Increased cell-substrate adhesion accompanies conditional reversion to the normal phenotype in ras-oncogene-transformed NIH-3T3 cells

Dale K. Shumaker, Marshall D. Sklar, Edward V. Prochownik, James Varani*

*Corresponding author for this work

Research output: Contribution to journalArticlepeer-review

6 Scopus citations

Abstract

We recently reported (1991, Mol. Cell Biol. 11, 3699-3710) that depletion of c-myc protein by myc antisense sequences in ras-transformed NIH-3T3 cells reverses several of the malignant characteristics of these cells. These include transformed morphology, growth in soft agar, and ability to form tumors in athymic mice. In the present study we examined the same cells for in vitro adhesive behavior. Cells depleted of c-myc protein by antisense transfection showed no change in attachment to fibronectin-coated dishes as compared to ras-transformed NIH-3T3 cells but had greatly increased resistance to trypsin/EDTA-mediated release from the substratum after attachment. In concomitant studies, the cells were examined for fibronectin biosynthesis and cell surface fibronectin. There was no overall change in fibronectin biosynthesis in the c-myc antisense transfected cells as compared to the ras-transformed NIH-3T3. However, immunofluorescence staining revealed increased amount of surface fibronectin associated with the antisense c-myc-expressing transfectants. Taken together, these data indicate that the conditional reacquisition of the nonmalignant phenotype in ras-transformed NIH-3T3 cells by selected depletion of c-myc protein is associated with an increase in cell-substrate adhesion. This, in turn, is associated with an increase in surface fibronectin.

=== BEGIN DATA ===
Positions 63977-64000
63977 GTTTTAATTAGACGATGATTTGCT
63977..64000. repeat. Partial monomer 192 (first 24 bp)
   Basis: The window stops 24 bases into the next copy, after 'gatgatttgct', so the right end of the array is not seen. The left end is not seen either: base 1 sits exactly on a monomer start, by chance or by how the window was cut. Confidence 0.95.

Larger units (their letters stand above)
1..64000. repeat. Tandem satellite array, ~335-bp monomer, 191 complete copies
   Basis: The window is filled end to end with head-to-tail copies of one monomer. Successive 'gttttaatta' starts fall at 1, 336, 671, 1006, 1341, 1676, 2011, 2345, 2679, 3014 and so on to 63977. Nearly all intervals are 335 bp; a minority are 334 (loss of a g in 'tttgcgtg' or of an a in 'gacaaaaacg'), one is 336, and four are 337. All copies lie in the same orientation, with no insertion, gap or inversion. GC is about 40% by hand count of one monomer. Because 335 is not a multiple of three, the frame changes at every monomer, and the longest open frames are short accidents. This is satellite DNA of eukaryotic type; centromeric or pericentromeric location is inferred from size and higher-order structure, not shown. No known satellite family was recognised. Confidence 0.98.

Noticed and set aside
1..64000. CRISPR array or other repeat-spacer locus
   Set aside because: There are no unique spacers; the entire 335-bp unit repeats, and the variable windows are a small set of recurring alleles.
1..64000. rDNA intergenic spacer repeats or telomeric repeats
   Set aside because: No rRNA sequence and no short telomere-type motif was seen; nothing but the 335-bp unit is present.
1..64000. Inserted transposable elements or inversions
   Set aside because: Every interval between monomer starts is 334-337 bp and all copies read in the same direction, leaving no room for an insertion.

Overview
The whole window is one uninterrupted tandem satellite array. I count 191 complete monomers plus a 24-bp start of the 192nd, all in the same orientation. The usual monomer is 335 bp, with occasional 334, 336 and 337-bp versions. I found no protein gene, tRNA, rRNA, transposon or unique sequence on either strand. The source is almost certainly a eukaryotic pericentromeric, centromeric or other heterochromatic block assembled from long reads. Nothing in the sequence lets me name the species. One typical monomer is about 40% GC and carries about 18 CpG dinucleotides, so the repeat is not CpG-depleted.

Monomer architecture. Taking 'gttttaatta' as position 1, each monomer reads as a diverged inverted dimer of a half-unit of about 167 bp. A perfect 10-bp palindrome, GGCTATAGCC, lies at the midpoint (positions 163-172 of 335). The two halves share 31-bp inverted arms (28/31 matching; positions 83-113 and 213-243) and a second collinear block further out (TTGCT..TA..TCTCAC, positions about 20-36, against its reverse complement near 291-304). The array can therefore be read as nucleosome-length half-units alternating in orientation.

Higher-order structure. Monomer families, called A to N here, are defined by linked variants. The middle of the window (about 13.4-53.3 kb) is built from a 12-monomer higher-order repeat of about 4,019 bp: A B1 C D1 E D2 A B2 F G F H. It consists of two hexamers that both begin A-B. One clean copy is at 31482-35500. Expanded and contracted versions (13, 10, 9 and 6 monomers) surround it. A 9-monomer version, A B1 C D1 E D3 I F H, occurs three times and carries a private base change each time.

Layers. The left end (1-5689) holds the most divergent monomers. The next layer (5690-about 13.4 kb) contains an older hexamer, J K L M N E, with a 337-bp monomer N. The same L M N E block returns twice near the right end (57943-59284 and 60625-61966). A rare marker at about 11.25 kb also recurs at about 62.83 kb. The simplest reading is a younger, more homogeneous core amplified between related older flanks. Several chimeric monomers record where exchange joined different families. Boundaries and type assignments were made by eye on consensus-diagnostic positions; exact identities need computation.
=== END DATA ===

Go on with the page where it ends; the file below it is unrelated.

Original languageEnglish (US)
Pages (from-to)440-446
Number of pages7
JournalExperimental Cell Research
Volume214
Issue number2
DOIs
StatePublished - Jan 1 1994

ASJC Scopus subject areas

  • Cell Biology

Fingerprint Dive into the research topics of 'Increased cell-substrate adhesion accompanies conditional reversion to the normal phenotype in ras-oncogene-transformed NIH-3T3 cells'. Together they form a unique fingerprint.

Cite this